To qualify as a disability under the ADA, a physical or mental impairment must substantially limit “one or more major life activities” of an individual. In one Supreme Court decision legislatively overruled by the Congress’s enactment of the ADAAA, the Court had held that the word “major” in this context “need[s] to be interpreted strictly to create a demanding standard for qualifying as disabled.” In the ADAAA, however, Congress has explicitly rejected this standard as contrary to the broad scope of protection that is available under the ADA.
Moreover, the ADAAA provides an expanded list of “major life activities,” which includes, but is not limited to:
- caring for oneself;
- performing manual tasks;
- everyday activities such as breathing, seeing, hearing, speaking, eating, sleeping, and walking;
- standing, lifting, and bending;
- learning, reading, concentrating, thinking, and communicating; and
The ADAAA also introduces a non-exclusive list of major bodily functions, the operation of which constitute major life activities. The list includes, but is not limited to:
Loosening of “Substantially Limits” Requirement
- functions of the immune system;
- normal cell growth; and
- functions involving the digestive, bowel, bladder, neurological, brain, respiratory, circulatory, endocrine, and reproductive systems.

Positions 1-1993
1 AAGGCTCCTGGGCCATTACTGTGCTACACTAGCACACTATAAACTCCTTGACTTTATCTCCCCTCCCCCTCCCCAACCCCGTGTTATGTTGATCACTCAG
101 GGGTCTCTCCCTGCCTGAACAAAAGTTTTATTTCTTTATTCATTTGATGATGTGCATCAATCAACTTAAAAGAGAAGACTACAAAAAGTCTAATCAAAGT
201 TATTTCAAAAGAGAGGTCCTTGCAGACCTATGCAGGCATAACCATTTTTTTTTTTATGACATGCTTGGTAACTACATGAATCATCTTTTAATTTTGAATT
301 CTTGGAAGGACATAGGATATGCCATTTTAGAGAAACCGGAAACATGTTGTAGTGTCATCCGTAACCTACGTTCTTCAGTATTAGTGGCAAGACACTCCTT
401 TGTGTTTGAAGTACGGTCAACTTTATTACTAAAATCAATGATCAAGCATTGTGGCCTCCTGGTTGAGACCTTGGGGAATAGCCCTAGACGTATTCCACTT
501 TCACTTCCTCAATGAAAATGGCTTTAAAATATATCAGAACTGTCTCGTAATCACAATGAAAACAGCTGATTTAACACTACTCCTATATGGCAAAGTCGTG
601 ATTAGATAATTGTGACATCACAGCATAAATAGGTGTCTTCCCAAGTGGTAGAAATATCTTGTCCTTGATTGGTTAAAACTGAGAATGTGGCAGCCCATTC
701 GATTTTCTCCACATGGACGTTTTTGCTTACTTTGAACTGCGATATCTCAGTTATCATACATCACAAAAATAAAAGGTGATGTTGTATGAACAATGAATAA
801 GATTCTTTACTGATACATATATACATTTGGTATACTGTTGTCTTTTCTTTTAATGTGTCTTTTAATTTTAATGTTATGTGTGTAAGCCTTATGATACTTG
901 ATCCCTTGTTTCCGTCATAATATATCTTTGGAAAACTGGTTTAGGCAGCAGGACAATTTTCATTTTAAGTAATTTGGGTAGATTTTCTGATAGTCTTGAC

While under the ADA a physical or mental impairment must “substantially limit” one or more major life activities, the ADAAA includes several provisions that loosen this requirement. First, the ADAAA rejects the Supreme Court’s requirement that the word “substantially” be interpreted strictly to create a demanding standard for individuals seeking to qualify as disabled. Furthermore, the ADAAA rejects the Supreme Court’s rule that the word “substantially” be read to mean “prevents or severely restricts.” In this regard, the ADAAA significantly reduces the degree of impairment required for protection under the ADA.
Second, the ADAAA provides that an impairment that substantially limits one major life activity need not limit other major life activities to be considered a disability. Third, the ADAAA provides that an impairment that is episodic or in remission is a disability if it would substantially limit a major life activity when it is active.
Finally, the ADAAA provides that the determination of whether an impairment substantially limits a major life activity shall be made without regard to the ameliorative effects of mitigating measures such as medication, prosthetics, hearing aids, mobility devices, and oxygen therapy equipment. This provision in the new law expressly overrules a case in which the Supreme Court held that determining whether an impairment substantially limits a major life activity requires reference to the ameliorative effects of mitigating measures. However, there is an important exception to this rule—one that states that the ameliorative effects of ordinary eyeglasses or contact lenses shall be considered in determining whether an impairment substantially limits a major life activity. The purpose of this exception is to prevent the many individuals who wear either ordinary glasses or contact lenses from making claims of disability on those grounds.